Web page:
Barefoot on the Beach by Kaitlyn Duncan

Barefoot on the Beach by Kaitlyn Duncan

Kaitlyn Duncan comes to the blog with a story of family and the difficult relationships that we all experience with

Barefoot on the Beach

Expecting light and fluffy – this story never came close to that. Nuanced, layered and often quite deep, this is a story of a family full of broken relationships, dysfunctional communication and often unknowable choices with lingering effects. Renee, the elder sister in this family, is planning (last minute planning, mind) her little sister’s wedding. Cait is her half-sister, and while Renee loves her and would do almost anything for her, the wedding and her feelings about marriage were destroyed as a child after her own mother’s rather haphazard attention and bad choices. Furthermore, Cait never lived in West Cove, neither did her prospective groom, and there really isn’t a solid reason why it was her choice of venue except to have Renee, organized, capable and willing, to take over. No matter what the timeline.

Renee, meanwhile is dealing with the return of her high-school crush and first love, after spending most of her life after him in a guarded to hate relationship with the idea of ‘happily ever after’. From the stress from her sister’s arrival and dumping everything (including a dog) in her lap, to the reappearance of her mother, to Luc moving next door – emotionally Renee’s plate is full. Fortunately we are given plenty of information and backstory to understand the relationships and where and why they are in trouble, perhaps a bit more information than was strictly necessary as there were places where the storytelling slowed in the showing, but all of the information did point to chasms and causes- chasms and causes that are reparable and others not.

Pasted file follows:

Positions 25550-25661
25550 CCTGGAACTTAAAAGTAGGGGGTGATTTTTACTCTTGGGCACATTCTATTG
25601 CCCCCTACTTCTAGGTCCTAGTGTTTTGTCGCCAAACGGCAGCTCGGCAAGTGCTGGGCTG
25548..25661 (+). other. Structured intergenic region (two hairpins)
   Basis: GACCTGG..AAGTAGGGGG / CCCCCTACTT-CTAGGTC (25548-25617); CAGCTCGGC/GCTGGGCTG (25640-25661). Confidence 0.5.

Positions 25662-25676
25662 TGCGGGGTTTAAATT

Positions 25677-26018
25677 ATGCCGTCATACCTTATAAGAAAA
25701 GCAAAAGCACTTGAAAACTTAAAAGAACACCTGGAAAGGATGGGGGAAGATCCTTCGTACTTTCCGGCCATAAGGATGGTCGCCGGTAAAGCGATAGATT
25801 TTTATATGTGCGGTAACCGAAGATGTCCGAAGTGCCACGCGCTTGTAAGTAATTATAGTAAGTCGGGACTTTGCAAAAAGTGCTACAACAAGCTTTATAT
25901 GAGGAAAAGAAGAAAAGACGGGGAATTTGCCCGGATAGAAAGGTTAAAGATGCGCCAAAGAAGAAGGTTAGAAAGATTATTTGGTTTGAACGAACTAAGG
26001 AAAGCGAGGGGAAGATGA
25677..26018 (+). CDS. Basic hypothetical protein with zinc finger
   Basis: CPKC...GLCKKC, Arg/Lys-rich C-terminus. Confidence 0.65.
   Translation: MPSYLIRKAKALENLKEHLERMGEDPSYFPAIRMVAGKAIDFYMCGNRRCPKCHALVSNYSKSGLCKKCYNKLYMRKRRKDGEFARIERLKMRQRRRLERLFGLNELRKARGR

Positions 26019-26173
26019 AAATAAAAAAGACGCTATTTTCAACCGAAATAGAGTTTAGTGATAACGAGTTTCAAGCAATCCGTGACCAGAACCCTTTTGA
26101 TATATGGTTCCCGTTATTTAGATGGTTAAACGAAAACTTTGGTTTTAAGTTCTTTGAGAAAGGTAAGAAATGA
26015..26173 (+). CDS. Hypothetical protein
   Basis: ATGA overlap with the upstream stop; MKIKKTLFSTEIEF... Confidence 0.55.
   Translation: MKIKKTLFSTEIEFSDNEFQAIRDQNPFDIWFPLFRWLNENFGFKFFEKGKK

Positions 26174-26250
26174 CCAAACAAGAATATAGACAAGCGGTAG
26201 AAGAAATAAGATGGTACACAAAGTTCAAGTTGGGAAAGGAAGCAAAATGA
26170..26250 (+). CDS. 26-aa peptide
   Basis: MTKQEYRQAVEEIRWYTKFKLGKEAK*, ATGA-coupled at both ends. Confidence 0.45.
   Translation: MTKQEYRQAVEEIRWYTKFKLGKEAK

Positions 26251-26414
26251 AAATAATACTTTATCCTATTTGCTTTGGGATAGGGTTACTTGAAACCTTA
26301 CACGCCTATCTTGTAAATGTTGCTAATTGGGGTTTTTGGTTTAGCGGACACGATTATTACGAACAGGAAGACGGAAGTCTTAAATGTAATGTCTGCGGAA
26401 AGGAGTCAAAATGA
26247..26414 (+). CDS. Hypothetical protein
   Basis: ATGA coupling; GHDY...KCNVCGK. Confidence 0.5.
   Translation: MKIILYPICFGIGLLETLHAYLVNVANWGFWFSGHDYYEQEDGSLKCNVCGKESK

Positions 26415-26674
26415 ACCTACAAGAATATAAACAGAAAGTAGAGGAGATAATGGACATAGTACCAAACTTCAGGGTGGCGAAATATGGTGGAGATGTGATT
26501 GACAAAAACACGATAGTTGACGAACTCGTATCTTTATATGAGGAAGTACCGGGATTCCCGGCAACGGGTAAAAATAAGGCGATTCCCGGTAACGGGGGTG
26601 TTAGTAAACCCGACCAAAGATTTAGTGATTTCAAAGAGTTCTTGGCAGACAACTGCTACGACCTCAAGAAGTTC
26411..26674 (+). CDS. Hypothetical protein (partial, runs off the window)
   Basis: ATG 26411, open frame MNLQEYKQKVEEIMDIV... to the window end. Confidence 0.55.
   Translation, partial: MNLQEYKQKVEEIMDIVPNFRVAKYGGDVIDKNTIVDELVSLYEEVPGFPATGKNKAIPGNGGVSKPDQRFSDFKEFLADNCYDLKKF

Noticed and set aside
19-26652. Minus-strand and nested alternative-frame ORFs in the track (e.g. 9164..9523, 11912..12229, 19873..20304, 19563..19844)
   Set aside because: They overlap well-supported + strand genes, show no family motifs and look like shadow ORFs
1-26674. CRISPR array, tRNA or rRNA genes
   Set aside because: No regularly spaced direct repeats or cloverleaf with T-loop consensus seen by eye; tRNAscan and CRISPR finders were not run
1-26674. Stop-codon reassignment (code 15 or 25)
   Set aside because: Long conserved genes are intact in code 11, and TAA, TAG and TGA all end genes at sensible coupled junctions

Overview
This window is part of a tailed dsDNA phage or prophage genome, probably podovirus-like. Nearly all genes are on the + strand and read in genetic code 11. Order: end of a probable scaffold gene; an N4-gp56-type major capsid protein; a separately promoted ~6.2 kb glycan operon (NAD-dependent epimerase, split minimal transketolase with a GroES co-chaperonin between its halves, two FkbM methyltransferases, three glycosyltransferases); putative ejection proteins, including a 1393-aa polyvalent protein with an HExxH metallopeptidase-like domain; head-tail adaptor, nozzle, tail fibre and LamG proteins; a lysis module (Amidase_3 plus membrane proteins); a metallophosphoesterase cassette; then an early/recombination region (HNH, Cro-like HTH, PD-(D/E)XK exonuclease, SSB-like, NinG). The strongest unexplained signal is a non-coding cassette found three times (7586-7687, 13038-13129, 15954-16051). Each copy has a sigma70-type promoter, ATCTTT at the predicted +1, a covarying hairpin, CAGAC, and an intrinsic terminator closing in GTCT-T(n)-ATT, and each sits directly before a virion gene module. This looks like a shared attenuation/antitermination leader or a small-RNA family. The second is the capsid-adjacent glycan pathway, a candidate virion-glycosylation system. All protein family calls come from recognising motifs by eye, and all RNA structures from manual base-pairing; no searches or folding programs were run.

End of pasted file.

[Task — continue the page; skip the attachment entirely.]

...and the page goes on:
Throughout the story, Duncan manages to set the scene and give us plenty to work with – even with characters that are spoilt and unthinking (Cait) and a bit stuck in a rut and laden with hero-complex (Renee) and a totally self-indulgent and absorbed mother. Not to say that the men in the story are without their issues – quite frankly it seemed as if they chose the ‘women’ to fit their own particular brand of ‘dysfunction’ that allowed them to continue on. Far from relaxing, this is a deeper dive into humanity with all of it’s good, bad and frankly distasteful behaviors, reactions and the effects on relationships and personal psyches. Well-written, it’s not quite the ‘holiday escape read’ I was hoping for – but still solid enough to engage and distract with plenty of moments that may reflect on your own life.

Barefoot on the Beach by Kaitlyn Duncan

Title: Barefoot on the Beach
Author: Kaitlyn Duncan
Genre: Contemporary Romance, Contemporary Woman's Fiction, Family Saga
Published by: HQ Digital
ISBN: 9780008364915
Published on: 29 April, 2020
Source: Publisher via NetGalley
Pages: 384
Rated: three-half-stars
Get Your Copy: Amazon Barnes&Noble iTunes Kobo Google
See this Title on Goodreads

Renee Clarke is perfectly happy just the way she is…

Renee may be thrilled to be planning her sister’s wedding, but after witnessing her mother’s two failed marriages, she has always vowed that she is better off on her own.

But when Renee discovers that Luc Hardy has moved next door, her world is knocked off kilter. Luc was her whirlwind summer romance as a teen and, more importantly, her first love. Now he’s back in West Cove, looking more handsome than ever.

There is no escaping the romance in the air this summer. With the wedding planning in full swing, Renee begins to believe that she might be able to put her childhood reservations about marriage aside.

Yet when her mother arrives, she stirs a torrent of emotions in Renee’s heart. She’s up to her old tricks again – boasting about her latest conquests – reaffirming Renee’s lack of faith in love.

As Renee’s happily-ever-after hangs in the balance, will Luc be able to convince her that true love can last forever?

A copy of this title was provided via Publisher via NetGalley for purpose of honest review. I was not compensated for this review: all conclusions are my own responsibility.



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